Action Research

Like qualitative research, action research has gained in popularity among educators. Wiersma (1995) describes it as research "conducted by teachers, administrators, or other educational professionals for solving a specific problem or for providing information for decision making at the local level" (p. 11). Action research is typically quantitative but less rigorous in design and methodology than conventional quantitative research.

The following is a classroom level example: A teacher is having discipline problems during her fifth-period class. She arranges the desks differently and assesses whether the discipline problems are reduced. A written report of her investigation, including data, analysis, and a brief discussion, would be considered action research.

Would such a finding be a sufficient basis for recommending that teachers employ rearranged desks as a means of treating discipline problems? In theory it would not. Practice, however, is another matter. Despite methodological weaknesses--in the present example, a single class sample and no control group--such findings are sometimes used to bolster proposals for new and innovative programs.

Pseudoresearch

Pseudoresearch is a form of scholarly writing that appears to make factual claims based on evidence but, in fact, consists only of opinion founded on opinion. Previous studies are cited, but they contain only theory and opinion. Legitimate empirical reports traditionally present a review of literature that enables the reader to put new findings in context and to strengthen factual generalizations (Stanovich,1996). However, previous studies containing only opinion do nothing to strengthen the report that cites them.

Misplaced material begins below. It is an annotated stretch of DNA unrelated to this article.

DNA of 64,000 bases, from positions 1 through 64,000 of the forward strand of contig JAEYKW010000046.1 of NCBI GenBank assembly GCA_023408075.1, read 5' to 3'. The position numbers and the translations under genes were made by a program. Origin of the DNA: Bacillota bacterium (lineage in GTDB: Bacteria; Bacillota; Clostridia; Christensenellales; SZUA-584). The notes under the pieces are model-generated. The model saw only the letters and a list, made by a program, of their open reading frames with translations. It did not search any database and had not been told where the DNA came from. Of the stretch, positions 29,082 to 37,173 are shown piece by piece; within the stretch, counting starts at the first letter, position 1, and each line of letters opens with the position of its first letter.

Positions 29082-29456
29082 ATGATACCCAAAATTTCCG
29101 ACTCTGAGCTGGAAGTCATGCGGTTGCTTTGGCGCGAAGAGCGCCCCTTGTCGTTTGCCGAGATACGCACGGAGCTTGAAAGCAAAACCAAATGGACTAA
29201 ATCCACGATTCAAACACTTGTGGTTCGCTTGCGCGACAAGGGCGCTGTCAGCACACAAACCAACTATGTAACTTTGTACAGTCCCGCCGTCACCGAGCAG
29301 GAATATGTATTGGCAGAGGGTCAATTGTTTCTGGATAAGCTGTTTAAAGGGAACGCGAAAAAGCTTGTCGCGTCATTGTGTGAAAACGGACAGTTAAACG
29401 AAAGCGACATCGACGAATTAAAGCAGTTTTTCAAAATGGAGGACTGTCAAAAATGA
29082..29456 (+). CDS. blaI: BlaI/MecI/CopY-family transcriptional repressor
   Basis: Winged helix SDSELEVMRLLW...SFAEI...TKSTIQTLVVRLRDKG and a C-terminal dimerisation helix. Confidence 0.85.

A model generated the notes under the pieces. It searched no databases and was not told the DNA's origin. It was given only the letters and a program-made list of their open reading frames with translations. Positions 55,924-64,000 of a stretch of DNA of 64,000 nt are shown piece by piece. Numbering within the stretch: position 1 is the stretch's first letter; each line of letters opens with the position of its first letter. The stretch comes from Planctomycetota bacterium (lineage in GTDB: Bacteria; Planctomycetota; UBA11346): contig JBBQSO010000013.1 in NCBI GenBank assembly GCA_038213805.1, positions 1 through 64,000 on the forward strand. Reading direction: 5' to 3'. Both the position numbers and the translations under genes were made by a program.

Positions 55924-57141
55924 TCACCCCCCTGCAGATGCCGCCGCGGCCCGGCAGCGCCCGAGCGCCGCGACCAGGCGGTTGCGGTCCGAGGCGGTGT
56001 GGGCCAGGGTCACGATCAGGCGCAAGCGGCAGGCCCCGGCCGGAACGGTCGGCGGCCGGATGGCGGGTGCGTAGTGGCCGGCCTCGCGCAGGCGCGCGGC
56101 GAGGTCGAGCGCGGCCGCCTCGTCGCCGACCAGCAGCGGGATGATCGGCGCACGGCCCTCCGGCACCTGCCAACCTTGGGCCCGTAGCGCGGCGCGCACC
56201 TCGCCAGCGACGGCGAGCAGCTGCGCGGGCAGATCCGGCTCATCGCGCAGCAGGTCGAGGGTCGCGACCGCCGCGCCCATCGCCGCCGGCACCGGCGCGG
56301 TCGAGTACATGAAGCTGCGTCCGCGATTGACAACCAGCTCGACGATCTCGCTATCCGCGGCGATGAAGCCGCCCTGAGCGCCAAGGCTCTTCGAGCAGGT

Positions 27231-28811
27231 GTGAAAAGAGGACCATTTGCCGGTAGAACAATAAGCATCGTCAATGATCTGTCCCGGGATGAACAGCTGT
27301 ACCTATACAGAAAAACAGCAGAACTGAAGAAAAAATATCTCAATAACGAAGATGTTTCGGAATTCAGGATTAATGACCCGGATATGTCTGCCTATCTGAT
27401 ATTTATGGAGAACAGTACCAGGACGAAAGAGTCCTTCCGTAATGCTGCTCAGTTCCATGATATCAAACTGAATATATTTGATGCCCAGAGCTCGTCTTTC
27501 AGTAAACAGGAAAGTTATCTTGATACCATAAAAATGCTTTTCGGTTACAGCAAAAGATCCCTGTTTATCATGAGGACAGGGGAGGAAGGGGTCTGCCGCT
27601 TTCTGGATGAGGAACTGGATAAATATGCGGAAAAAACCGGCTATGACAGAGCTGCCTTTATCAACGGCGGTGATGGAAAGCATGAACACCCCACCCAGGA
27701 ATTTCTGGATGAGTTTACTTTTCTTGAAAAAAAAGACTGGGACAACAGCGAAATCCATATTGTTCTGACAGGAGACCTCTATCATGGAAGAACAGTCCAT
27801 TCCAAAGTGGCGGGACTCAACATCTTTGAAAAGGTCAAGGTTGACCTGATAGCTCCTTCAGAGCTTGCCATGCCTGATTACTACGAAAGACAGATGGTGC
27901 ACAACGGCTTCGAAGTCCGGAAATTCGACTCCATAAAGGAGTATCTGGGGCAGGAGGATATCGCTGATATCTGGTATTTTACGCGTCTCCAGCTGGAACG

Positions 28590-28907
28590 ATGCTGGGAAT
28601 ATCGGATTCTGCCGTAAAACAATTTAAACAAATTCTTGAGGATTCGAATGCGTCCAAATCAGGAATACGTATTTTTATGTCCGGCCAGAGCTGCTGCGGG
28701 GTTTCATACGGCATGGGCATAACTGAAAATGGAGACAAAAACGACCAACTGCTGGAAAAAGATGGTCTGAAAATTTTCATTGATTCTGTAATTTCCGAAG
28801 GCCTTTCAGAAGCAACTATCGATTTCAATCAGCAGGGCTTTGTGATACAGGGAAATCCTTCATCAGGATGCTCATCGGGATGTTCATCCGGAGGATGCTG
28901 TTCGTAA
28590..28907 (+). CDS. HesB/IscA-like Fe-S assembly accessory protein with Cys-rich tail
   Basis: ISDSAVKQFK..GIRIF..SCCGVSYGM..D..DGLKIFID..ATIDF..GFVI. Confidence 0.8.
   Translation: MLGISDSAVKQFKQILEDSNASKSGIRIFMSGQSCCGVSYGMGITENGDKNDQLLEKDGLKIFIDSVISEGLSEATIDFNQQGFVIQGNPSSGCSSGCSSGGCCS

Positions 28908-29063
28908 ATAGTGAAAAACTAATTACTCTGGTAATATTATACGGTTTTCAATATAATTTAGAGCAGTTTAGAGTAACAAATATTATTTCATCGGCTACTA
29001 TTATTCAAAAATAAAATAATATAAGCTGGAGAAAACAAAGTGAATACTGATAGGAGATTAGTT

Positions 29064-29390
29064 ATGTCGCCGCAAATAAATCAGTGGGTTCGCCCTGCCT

Commonsense educational claims are often supported by such "research." For example, if an expert opines that schooling is improved by greater funding and if other experts cite and endorse that original claim, subsequent reports will contain what appears to be substantiation.

* If the claim seems plausible and thus goes unquestioned, it appears to gain acceptance as a fact without ever being tested. Such claims are said to be supported by "research" but it is "research" in the sense of a systematic review of relevant literature, not in the sense of studies that offer an empirical foundation for factual assertions.